For years, there has been talk of consolidation in the South African asset management industry. For years, little has happened.
In 2020, however, the first significant signs of movement started to appear. Counterpoint’s merger with RECM early in the year, followed only a few months later by its acquisition of Bridge Fund Managers highlighted how firms are looking to make deals.
The announcement in November that Laurium Capital had agreed to acquire Tantalum Capital reinforced this trend.
Boutiques under the spotlight
So far, activity has been limited to the smaller end of the market. It is boutique managers, inherently more likely to face questions about their sustainability, that are coming together.
The decision by Electus Fund Managers to close its doors at the end of June showed how the fortunes of smaller managers can change very quickly. The firm had a track record of more than a decade, but it found itself unable to see its business through a cycle when market conditions turned against its investment style.
It is therefore likely that the industry will see more M&A activity in 2021. Boutique managers looking for the security of scale, will continue to explore deals that put them on a firmer business footing.
What will be interesting to watch is whether this remains limited to this segment of the market, or whether some larger players will start to consider merger opportunities as well. This is the trend around the world, with medium-sized firms coming together in order to compete with the scale that the largest managers have established.
A tale of two trends
There is certainly scope for this in South Africa. The market remains highly fragmented. However, the question is not just whether the economics make sense, but whether there can be a meeting of minds that is so critical for any merger to succeed.
South Africa is also different in that the trend of the biggest managers just getting bigger is not playing out in the local market. In fact, the two largest firms – Allan Gray and Coronation – have been experiencing some significant outflows from their biggest unit trusts. Of the three large players, only Ninety One has seen net inflows into its flagship funds over the past year.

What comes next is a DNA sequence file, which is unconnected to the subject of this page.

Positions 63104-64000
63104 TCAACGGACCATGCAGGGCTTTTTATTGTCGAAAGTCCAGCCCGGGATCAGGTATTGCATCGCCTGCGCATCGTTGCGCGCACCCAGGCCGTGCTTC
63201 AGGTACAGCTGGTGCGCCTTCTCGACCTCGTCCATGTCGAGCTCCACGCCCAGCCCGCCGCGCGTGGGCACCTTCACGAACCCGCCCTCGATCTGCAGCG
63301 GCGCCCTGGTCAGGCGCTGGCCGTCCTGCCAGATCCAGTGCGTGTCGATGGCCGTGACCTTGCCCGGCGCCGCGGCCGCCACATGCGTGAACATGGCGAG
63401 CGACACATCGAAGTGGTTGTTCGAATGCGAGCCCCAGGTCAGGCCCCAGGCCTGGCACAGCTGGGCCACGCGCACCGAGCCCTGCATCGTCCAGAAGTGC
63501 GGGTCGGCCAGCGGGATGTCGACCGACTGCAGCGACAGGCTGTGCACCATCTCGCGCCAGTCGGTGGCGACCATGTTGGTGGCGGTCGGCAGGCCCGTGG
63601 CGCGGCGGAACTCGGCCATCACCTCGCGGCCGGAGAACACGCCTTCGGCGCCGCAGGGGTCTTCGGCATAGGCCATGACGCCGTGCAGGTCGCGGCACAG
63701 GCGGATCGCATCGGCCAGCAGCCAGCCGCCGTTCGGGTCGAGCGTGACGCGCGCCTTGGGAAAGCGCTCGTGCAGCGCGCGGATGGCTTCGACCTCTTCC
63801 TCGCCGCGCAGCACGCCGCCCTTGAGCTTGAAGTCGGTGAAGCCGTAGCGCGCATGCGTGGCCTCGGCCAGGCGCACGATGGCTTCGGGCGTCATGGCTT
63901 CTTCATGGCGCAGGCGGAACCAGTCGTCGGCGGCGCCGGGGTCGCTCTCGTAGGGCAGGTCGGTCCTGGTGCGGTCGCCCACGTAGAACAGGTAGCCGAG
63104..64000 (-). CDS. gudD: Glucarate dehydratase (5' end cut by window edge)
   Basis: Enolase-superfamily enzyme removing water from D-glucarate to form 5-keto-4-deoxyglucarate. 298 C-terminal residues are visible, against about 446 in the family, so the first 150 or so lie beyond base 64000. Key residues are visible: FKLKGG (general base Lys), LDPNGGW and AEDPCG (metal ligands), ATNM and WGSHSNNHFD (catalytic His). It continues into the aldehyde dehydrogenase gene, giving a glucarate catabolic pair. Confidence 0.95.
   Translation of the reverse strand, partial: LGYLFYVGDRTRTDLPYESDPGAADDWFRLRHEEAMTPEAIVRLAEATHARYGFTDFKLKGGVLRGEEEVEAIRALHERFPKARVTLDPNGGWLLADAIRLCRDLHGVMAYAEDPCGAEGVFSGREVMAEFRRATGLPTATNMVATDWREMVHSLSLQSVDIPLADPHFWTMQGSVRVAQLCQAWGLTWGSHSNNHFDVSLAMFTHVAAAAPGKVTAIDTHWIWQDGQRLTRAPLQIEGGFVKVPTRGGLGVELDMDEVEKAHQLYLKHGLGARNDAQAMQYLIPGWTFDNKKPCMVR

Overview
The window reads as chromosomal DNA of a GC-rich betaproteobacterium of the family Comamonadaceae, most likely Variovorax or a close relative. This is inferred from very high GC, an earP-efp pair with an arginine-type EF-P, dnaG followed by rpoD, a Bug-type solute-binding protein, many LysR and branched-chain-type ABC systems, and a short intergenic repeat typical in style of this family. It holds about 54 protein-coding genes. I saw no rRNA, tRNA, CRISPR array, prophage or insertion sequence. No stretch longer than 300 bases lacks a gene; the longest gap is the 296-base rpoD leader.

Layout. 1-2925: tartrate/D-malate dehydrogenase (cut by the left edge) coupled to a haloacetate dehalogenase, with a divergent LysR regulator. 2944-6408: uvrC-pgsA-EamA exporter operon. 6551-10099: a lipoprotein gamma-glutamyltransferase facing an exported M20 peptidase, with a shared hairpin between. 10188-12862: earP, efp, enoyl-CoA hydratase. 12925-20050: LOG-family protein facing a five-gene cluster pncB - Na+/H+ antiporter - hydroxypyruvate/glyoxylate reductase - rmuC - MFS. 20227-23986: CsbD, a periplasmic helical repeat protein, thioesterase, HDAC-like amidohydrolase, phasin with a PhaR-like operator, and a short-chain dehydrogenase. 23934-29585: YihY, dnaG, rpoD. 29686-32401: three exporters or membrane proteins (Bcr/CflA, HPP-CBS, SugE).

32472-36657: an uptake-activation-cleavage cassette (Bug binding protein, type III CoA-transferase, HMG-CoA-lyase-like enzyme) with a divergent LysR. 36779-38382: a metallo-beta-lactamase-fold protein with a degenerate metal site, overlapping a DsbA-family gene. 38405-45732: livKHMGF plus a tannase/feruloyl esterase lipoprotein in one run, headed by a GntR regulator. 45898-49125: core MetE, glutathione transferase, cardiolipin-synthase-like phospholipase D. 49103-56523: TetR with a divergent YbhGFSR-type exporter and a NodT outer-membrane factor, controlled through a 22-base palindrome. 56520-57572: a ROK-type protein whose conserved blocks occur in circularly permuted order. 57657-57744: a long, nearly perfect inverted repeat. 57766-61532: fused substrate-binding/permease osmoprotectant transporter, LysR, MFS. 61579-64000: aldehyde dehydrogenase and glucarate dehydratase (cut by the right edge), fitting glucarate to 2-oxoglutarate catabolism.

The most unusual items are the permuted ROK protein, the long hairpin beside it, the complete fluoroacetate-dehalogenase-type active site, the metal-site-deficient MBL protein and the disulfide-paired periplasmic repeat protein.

Five years ago, Allan Gray and Coronation had a combined market share of 25% in the local collective investment scheme industry, according to statistics from the Association for Savings and Investment South Africa. That has now fallen to 19%. Ninety One’s market share has risen from 8% to 10% over the same period.
It is, however, worth noting where significant market share gains have been made. Prescient, for instance, has doubled its market share from 2% to 4% in five years. This is at the management company level, so includes co-branded unit trusts. Boutique Collective Investments has seen similar growth.
Small enough, and big enough
The importance of boutiques in the market is therefore clearly growing. And, currently, there is no reason to suspect that it will stop, or even slow down. On the contrary, smaller managers continue to show the ability to out-perform in the local equity market in particular due to their wider opportunity set and ability to be more nimble in their allocations.
Those traits will only become more valuable if the number of listed companies on the JSE continues to contract, and so the boutique offering will only become more compelling. The challenge for these firms – as Nedgroup Investments MD Nic Andrew told Citywire earlier this year – will be to remain small enough to keep this advantage, but big enough to be successful businesses.
“There are enormous advantages to having nimbleness and agility,” said Andrew. “But there has always been a balance around being small enough to offer that, but large enough to be sustainable.
“We want flexibility. We want owner-managed firms. We want managers to be able to implement their views. But we don’t want them to be worrying about whether they can survive.”
Patrick Cairns is South Africa Editor at Citywire, which provides insight and information for professional investors globally.
This article was first published on Citywire South Africa here, and republished with permission.